Due to space limits, my Sunday column had to be sliced and diced. Here’s the original full version:
On Thursday, I was standing in a hotel ballroom, looking at rows of maps, with their nice, neat lines and clear boundaries.
A day earlier, I was standing in the Time Check neighborhood as a cold rain fell. Somehow, on the ground, the lines look a lot less neat, the boundaries are much less clear. For anyone who gets a warm feeling from all the optimistic announcements and big promises of government cash, it’s a chilly dose of reality.
I climbed into a Toyota with Rick Davis and Chuck Wieneke. Davis has been bending my ear about city issues since I first sat down at my desk last year. His house on Eighth Street NW, behind Guppies on the Go, was flooded in June. It’s stripped to the studs inside and sits empty. “My wife doesn’t want to come back here,” says Davis, who grew up in this neighborhood.
Wieneke is a city council member who represents this side of town, where he also grew up. Our driving tour was a mixture of bygone memories of the past and anxiety about the future. As we cruise down Ellis Boulevard, Davis remarks that he navigated the same street in his boat during the flood. The water was more than 9 feet deep.
“This was the best pizza in town,” Rick says, pointing to The Flamingo restaurant and bar, beaten up, muddy and down for the count. Back in the day, Rick says he and his buddies would pull in and buy beer out the back window.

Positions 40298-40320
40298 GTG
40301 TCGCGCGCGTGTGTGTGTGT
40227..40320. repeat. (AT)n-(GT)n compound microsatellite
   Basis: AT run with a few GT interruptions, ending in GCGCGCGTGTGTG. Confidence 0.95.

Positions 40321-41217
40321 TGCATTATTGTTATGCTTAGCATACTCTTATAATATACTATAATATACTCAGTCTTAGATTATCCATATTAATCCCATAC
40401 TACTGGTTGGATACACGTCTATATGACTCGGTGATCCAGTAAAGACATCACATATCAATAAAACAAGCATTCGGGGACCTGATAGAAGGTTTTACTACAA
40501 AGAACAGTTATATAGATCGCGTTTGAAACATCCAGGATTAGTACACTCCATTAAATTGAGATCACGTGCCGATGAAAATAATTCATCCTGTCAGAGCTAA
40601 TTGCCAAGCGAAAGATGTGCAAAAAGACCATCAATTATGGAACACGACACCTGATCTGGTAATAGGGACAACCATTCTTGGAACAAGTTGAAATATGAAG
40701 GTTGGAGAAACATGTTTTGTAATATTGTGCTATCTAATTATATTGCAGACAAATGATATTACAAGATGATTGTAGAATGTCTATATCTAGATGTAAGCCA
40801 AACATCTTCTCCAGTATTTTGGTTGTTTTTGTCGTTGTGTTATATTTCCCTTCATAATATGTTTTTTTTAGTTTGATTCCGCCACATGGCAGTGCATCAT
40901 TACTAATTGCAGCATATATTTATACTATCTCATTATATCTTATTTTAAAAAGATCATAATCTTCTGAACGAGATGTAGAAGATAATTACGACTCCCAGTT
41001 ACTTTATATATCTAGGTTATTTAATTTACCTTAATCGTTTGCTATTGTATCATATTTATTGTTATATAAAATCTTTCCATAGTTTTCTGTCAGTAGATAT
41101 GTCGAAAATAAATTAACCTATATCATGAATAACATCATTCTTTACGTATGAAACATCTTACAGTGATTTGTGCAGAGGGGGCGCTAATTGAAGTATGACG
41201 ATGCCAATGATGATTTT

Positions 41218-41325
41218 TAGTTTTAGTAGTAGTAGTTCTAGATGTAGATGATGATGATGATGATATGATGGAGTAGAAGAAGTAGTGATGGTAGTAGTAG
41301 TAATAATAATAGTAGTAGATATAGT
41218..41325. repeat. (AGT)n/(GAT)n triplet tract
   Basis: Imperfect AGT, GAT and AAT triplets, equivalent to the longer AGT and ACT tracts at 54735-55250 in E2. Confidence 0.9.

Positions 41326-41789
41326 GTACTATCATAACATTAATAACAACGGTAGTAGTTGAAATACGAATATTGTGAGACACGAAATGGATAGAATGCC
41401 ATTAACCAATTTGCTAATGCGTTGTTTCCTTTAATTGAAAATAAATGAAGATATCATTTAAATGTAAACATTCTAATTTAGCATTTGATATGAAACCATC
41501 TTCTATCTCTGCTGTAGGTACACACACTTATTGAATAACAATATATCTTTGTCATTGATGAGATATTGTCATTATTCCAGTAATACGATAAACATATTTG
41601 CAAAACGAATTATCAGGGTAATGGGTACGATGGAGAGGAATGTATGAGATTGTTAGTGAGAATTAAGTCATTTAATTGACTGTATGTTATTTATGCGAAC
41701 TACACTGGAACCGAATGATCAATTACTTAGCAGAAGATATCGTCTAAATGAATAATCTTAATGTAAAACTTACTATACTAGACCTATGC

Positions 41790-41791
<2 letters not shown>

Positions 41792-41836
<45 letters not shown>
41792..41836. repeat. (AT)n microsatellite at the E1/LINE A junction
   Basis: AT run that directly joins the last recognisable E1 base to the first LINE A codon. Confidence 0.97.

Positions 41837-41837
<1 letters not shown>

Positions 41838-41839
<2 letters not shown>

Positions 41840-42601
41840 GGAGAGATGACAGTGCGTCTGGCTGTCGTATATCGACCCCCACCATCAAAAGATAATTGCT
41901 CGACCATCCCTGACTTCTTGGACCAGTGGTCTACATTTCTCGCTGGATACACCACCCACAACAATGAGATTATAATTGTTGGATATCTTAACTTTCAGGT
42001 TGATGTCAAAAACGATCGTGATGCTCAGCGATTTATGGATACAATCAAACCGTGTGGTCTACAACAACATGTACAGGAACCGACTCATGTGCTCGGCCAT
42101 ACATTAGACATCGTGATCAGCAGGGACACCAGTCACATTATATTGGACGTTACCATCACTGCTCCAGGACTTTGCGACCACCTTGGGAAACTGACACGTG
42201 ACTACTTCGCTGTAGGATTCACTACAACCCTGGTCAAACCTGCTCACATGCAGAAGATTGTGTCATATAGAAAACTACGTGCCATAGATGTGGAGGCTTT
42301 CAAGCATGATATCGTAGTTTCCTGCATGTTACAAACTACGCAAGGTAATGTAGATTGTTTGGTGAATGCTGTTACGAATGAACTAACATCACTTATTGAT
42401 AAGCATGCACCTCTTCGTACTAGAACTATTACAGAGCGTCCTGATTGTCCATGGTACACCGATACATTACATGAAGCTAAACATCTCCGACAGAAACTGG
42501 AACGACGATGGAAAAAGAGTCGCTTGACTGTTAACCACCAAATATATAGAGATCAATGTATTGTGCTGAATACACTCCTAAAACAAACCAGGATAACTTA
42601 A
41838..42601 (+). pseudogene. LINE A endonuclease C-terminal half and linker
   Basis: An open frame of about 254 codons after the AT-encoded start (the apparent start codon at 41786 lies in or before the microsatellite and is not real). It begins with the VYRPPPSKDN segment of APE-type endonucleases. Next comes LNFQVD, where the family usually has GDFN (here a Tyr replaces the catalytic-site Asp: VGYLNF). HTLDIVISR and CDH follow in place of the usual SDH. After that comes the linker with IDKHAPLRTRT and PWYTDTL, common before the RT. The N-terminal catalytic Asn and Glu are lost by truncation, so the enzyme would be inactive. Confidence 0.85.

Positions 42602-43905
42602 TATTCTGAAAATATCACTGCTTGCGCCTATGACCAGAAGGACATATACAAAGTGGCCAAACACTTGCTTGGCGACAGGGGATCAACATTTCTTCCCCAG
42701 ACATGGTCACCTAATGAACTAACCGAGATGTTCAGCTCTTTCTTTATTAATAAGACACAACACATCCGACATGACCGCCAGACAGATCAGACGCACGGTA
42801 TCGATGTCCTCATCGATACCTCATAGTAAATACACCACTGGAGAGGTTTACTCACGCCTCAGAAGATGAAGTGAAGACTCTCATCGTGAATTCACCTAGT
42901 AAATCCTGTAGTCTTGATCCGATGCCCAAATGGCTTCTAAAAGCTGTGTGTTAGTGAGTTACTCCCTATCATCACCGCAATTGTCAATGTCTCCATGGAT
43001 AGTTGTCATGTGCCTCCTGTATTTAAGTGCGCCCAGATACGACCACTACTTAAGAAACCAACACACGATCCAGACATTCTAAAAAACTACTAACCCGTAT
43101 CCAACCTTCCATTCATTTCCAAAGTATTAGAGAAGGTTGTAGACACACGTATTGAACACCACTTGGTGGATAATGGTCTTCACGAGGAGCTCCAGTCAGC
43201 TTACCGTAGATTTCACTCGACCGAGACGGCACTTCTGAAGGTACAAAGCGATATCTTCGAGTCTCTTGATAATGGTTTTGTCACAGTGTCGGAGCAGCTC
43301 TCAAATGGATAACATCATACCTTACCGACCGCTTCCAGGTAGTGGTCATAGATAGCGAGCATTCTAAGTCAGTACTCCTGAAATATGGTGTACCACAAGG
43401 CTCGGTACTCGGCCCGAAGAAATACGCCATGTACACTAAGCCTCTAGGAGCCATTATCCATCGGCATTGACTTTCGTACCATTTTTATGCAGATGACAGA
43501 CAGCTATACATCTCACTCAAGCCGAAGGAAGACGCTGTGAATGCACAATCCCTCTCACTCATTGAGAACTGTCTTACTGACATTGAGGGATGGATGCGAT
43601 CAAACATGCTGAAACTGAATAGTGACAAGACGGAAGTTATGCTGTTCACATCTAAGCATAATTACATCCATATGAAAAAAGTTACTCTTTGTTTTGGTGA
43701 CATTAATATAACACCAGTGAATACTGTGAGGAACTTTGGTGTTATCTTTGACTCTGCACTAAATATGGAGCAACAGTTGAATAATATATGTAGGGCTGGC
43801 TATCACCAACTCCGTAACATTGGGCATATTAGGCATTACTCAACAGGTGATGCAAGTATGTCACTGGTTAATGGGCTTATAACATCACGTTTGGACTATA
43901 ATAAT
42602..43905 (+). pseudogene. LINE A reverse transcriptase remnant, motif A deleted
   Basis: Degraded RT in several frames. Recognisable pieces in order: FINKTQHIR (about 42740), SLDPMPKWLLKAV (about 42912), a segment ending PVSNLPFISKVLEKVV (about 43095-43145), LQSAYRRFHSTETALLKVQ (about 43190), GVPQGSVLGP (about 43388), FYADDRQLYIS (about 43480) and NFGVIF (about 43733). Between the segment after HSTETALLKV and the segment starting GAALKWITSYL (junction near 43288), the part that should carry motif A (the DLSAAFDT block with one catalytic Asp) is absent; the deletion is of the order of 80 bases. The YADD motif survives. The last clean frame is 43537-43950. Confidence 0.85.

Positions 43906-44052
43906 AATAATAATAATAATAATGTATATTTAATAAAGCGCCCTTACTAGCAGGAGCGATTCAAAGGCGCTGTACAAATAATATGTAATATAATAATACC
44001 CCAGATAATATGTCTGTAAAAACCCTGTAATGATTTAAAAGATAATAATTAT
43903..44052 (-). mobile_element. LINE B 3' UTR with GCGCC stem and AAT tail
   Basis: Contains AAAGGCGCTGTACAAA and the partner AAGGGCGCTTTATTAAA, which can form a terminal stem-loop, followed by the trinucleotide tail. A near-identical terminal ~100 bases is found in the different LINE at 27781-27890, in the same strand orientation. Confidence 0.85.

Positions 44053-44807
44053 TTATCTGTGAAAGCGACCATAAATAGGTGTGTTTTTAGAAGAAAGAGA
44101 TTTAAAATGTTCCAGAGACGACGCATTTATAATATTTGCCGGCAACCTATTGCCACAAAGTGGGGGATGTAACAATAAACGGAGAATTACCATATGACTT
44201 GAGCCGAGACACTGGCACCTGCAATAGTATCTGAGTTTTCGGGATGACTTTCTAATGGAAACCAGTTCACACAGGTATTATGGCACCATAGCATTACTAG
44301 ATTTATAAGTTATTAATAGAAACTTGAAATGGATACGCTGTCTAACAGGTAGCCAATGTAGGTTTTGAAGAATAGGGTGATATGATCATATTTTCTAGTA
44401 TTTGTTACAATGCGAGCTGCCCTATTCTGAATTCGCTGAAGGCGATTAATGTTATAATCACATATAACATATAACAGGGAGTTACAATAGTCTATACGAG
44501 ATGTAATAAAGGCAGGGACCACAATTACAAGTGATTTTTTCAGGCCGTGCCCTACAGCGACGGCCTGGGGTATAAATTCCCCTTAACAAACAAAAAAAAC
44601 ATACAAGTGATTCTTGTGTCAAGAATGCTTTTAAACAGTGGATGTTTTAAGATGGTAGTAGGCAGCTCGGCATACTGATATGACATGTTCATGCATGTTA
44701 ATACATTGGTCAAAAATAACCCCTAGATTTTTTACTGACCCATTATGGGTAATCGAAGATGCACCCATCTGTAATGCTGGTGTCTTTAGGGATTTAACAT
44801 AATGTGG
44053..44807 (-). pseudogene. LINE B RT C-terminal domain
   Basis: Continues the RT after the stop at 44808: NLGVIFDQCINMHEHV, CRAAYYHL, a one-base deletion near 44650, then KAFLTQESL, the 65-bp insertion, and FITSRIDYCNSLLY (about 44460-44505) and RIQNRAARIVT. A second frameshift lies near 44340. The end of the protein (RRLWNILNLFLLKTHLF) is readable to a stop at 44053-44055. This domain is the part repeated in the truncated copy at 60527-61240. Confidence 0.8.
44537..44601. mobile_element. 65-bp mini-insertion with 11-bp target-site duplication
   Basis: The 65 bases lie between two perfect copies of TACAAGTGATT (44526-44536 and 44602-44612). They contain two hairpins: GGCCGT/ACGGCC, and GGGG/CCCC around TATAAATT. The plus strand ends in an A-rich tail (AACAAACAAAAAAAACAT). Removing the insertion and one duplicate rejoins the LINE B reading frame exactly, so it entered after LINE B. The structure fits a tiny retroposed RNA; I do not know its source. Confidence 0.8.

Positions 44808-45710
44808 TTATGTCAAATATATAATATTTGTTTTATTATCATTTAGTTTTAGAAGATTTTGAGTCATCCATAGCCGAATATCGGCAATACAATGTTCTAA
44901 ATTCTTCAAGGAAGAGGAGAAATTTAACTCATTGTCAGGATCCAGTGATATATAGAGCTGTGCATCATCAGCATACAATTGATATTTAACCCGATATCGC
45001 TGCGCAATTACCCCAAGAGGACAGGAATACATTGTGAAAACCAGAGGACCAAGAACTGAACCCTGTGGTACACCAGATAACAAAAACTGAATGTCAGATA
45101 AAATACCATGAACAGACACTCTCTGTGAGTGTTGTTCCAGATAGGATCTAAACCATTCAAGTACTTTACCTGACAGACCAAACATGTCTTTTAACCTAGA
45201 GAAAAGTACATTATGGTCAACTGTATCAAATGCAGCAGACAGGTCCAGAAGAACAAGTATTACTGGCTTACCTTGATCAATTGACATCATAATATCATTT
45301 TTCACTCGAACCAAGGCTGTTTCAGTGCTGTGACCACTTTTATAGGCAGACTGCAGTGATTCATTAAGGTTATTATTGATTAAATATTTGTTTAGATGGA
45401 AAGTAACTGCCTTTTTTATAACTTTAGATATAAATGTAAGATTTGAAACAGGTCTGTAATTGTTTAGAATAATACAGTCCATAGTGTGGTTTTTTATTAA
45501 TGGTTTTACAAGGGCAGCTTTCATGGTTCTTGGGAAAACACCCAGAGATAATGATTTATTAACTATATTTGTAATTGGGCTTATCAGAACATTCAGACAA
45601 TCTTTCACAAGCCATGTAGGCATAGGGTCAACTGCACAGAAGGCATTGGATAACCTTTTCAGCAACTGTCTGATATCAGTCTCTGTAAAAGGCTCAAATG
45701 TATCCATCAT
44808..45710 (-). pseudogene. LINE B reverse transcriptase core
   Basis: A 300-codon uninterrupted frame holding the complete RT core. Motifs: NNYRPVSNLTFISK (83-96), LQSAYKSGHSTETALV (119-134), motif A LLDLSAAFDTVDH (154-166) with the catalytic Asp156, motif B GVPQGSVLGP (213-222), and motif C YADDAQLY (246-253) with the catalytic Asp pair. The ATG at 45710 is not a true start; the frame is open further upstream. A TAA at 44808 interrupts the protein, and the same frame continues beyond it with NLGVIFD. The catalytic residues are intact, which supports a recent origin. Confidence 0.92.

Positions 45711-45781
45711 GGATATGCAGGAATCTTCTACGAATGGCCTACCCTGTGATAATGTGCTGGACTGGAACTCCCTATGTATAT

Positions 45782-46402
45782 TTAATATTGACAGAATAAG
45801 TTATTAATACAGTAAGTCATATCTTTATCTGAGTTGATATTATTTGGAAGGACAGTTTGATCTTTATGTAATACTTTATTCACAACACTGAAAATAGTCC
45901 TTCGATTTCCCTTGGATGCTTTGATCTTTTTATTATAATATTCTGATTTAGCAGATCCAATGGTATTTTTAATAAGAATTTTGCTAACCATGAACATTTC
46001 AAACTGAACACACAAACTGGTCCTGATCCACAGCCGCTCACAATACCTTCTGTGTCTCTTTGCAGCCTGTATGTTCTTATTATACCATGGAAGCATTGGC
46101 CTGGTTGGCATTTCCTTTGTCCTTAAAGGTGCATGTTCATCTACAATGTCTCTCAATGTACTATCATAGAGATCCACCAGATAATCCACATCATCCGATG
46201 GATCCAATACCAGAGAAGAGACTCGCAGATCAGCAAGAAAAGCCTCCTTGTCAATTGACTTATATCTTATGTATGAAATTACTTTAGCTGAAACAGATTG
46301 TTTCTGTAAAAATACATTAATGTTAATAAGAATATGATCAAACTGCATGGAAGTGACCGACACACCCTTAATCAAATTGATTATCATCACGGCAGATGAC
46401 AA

“They had the best margaritas, too,” Wieneke chimes in from the back seat.
I hear about breakfast at Willie’s and how Wieneke’s mom worked at The Log Cabin long ago and how Davis used to ride his bike to Hubbard Ice and scrounge for dropped quarters and how he delivered 160 newspapers. Did you know they used to sell snow cones at Ellis Park and catch big bullheads in Robbins Lake? I do now.
But memories melt into anxiety as we drive down Fourth Street NW in the heart of Time Check. If the City Council’s flood map becomes reality, we’re rolling down the center of a new levee. The “wet side” is to our right, the “dry side” is on our left. But on every side are slumping, battered houses that no one will ever call home again.
The ones to the right will be bought out. The ones on the left and within a few shattered blocks beyond may be purchased, too, but how many? It’s that multimillion dollar question that’s making so many folks lose sleep. This is where the map no longer looks so clean and neat.
It’s hard to argue with Davis when he contends that the city should be more “aggressive,” perhaps moving the levee inland a few more blocks to create an even larger green buffer zone, with more sure buyouts. Close in, on the so-called dry side, only about one in 10 or one in 20 houses show even small signs of recovery. Granted, it’s a weekday at midday, and a lot of folks are still frozen in cruel limbo while they wait for government to make decisions. But clearly, many are not coming back.
“I don’t want people living in these houses again,” Wieneke says as we stand at a boarded-up house owned by Davis’ father on the corner of Fifth Street NW and N Avenue. But as much as he’d like to, Wieneke can’t yet make any promises.
Sure, it’s possible that developers will swoop in on the dry side of the new levee and revive or reinvent this neighborhood. I hope it happens. The plans I saw in the ballroom are impressive.
But as you stand in the eerie quiet, and look down empty streets, and at lifeless homes, you can understand how some people who loved this neighborhood with every fiber in their being are now willing to let it go, if it means getting on with their lives. Helping them get there should be absolute priority one right now, and clear-eyed compassion shouldn’t stop at some neat line on a map.
We’ve had false starts and restarts and delayed starts and now Jumpstart. How long do these folks have to wait for a fresh start?